The temperature of the sand
During certain times of the day, the sand can reach very high temperatures. Even though a dog’s paw pads seem tough, they are actually very sensitive and fragile. The high temperatures of the sand can burn their paw pads. If the sand is too hot, do not hesitate to carry your dog. You can also avoid going to the beach during the hottest parts of the day.
The sun: one of the dangers of the beach
Dogs do not handle heat as well as humans. Depending on how hot it is, your dog will pant more or less to keep themselves cool. With that being said, they sweat a lot less than humans because they have less sweat glands, which makes it more difficult for them to regulate their body temperature.
If the conditions become extreme and the temperature is high, dogs can get heat stroke. This can weaken the organs of your dog. If your dog gets heat stroke, it’s important to consult a vet as soon as possible. Therefore, it is important to be particularly attentive if your dog shows any of the following signs: heavy panting, excessive drooling, hot head, hot ears, diarrhea, or vomiting.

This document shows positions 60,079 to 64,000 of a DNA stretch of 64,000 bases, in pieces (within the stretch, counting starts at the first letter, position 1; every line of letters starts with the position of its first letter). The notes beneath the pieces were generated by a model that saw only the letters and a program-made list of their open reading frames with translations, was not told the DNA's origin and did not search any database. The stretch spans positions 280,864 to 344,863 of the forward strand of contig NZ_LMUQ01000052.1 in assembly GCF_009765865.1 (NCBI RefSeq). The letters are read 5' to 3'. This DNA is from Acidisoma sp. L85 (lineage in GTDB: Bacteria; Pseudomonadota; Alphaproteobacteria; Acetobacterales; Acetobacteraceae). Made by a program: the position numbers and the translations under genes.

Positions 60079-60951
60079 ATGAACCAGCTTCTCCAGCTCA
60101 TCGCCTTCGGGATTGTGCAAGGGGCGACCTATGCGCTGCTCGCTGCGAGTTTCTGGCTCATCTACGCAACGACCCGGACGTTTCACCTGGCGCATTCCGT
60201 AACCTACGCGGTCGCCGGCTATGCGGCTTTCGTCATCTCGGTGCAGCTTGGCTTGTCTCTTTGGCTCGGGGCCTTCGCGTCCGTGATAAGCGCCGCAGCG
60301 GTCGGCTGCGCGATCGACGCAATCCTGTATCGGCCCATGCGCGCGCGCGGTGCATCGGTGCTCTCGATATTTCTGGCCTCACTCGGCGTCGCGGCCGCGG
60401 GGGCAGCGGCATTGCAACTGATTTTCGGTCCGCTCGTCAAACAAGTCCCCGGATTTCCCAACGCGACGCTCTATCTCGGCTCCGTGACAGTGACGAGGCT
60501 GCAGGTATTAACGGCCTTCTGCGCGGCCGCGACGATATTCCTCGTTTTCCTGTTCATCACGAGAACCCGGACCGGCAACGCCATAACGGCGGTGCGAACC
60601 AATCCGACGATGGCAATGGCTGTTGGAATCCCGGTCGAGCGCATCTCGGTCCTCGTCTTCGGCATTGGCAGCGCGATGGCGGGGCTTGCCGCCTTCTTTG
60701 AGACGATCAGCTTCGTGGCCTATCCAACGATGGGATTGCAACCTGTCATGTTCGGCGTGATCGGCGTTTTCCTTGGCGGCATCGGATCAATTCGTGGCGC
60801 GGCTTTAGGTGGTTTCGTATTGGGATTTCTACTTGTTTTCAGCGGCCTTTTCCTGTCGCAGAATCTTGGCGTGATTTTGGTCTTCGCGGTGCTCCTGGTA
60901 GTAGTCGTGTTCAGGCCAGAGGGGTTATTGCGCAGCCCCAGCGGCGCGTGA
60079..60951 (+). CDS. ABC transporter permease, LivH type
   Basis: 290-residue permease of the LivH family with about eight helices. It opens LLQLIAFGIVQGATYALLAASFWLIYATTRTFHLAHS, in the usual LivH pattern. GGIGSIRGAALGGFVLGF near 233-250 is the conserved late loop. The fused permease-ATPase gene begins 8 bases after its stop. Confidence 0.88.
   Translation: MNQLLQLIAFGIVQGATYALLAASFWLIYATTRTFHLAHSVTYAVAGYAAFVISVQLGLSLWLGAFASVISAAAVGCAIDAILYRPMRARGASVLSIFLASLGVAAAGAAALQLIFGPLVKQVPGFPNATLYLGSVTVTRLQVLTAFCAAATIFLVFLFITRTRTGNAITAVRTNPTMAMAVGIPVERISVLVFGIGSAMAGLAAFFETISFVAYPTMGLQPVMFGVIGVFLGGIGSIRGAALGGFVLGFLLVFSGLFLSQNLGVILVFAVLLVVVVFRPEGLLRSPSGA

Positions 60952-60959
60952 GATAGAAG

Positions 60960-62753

An umbrella is not enough to protect your dog from the heat at the beach. Instead, it’s best to take your dog to the beach in the morning or at the end of the day. This will allow them to enjoy the beach without the risk of heat stroke.
Every time that you go to the beach, take water and a bowl for your dog to drink in.
To protect your dog from the heat, it’s best to avoid times when the temperature is too hot. This is usually between 12 p.m. and 4 p.m. In addition, before going to the beach, you can protect your dog with a sunscreen that is designed specifically for dogs. You can put it on the parts of their body where they have less fur (near the nose, the stomach). To keep them protected throughout the day, you should reapply the sunscreen every two hours.